An event that makes even locals stop and stare returns to New York City this month. Manhattanhenge, when the sunset aligns with the east-west streets of the borough’s grid, is happening on May 29 and May 30, at 8:13 p.m. and 8:12 p.m., respectively (h/t I Love the UWS). Not only does the setting sun sit perfectly between Manhattan’s many skyscrapers during this biannual event, but an orange-yellow glow hits north and south side streets, creating a picture-perfect moment.
Astrophysicist Neil deGrasse Tyson coined Manhattanhenge, a play on “Stonehenge,” which is the circle of stones in England built to align with the movement of the sun. Manhattan’s grid does not run exactly north-south and east-west, as everything is rotated about 29 degrees clockwise.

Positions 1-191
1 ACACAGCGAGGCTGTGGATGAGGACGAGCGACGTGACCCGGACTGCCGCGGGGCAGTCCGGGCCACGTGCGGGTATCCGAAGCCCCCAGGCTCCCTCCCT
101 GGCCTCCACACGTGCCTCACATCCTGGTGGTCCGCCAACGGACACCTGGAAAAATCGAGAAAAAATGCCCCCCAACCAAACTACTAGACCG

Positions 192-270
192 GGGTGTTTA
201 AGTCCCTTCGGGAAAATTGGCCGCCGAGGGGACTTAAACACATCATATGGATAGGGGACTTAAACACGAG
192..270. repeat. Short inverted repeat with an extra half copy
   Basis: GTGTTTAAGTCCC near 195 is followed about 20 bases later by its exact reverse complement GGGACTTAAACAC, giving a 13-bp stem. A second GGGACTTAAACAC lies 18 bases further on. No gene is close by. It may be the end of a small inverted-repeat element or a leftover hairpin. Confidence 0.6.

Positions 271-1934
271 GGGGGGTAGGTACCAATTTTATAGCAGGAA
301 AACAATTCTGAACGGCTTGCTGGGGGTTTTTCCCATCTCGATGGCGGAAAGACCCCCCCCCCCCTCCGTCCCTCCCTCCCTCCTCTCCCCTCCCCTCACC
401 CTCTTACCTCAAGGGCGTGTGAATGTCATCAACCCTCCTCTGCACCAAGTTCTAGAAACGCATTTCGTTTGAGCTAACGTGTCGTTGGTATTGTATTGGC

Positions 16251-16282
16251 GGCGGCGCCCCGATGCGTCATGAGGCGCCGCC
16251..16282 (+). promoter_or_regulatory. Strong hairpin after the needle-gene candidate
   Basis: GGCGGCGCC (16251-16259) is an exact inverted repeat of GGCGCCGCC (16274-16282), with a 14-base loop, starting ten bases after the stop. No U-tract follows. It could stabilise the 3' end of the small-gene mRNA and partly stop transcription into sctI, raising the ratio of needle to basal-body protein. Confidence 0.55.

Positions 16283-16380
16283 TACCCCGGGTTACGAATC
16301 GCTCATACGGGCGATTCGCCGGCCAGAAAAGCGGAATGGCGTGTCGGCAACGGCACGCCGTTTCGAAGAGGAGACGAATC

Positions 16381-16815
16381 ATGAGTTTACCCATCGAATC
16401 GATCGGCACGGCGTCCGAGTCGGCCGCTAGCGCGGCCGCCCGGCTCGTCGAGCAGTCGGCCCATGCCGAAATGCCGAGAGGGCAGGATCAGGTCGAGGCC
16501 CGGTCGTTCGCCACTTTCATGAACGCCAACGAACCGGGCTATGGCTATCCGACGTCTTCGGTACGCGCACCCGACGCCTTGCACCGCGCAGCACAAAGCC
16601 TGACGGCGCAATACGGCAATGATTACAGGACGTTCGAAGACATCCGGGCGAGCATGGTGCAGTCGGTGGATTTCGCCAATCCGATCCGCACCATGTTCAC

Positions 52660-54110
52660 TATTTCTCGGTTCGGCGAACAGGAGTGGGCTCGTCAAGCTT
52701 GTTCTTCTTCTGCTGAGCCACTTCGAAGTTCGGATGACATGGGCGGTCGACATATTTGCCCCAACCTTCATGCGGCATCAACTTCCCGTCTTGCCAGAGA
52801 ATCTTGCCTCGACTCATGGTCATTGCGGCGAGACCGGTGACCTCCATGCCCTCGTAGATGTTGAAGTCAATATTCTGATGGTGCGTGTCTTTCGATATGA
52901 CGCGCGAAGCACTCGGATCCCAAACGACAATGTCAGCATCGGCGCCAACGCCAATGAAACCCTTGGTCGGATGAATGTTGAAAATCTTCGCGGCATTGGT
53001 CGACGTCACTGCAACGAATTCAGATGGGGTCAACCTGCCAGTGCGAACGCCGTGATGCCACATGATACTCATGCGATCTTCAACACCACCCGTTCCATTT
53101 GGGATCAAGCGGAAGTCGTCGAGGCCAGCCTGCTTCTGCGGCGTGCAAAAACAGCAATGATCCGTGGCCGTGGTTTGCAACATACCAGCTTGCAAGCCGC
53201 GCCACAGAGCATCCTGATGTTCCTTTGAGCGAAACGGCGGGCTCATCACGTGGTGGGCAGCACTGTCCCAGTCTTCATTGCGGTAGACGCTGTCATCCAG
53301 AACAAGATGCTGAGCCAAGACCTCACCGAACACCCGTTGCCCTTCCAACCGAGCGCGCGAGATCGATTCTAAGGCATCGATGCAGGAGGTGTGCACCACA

During the summer solstice, the sun will set about 32 degrees north of true west. This means a few weeks before and after the solstice, the sun sets at the same angle as Manhattan’s grid, 29 degrees north of true west.
As 6sqft previously noted, Tyson recommends east-west cross streets for the best views, including 14th, 23rd, 34th, 42nd, and 57th Streets. In a blog post for the American Museum of Natural History, he writes: “The Empire State Building and the Chrysler Building render 34th Street and 42nd Streets especially striking vistas.”
On Wednesday, May 29 at 8:13 p.m. there will be a “half sun,” which means half of the sun sits above the horizon with half below the horizon. And on Thursday, May 30 at 8:12 p.m., the full sun will be visible, meaning it’s totally above the horizon.
If you can’t make it to this month’s Manhattanhenge, there are two more opportunities this year, after the summer solstice. Catch the phenomenon on Friday, July 12 at 8:20 p.m. and Saturday, July 13 at 8:21 p.m.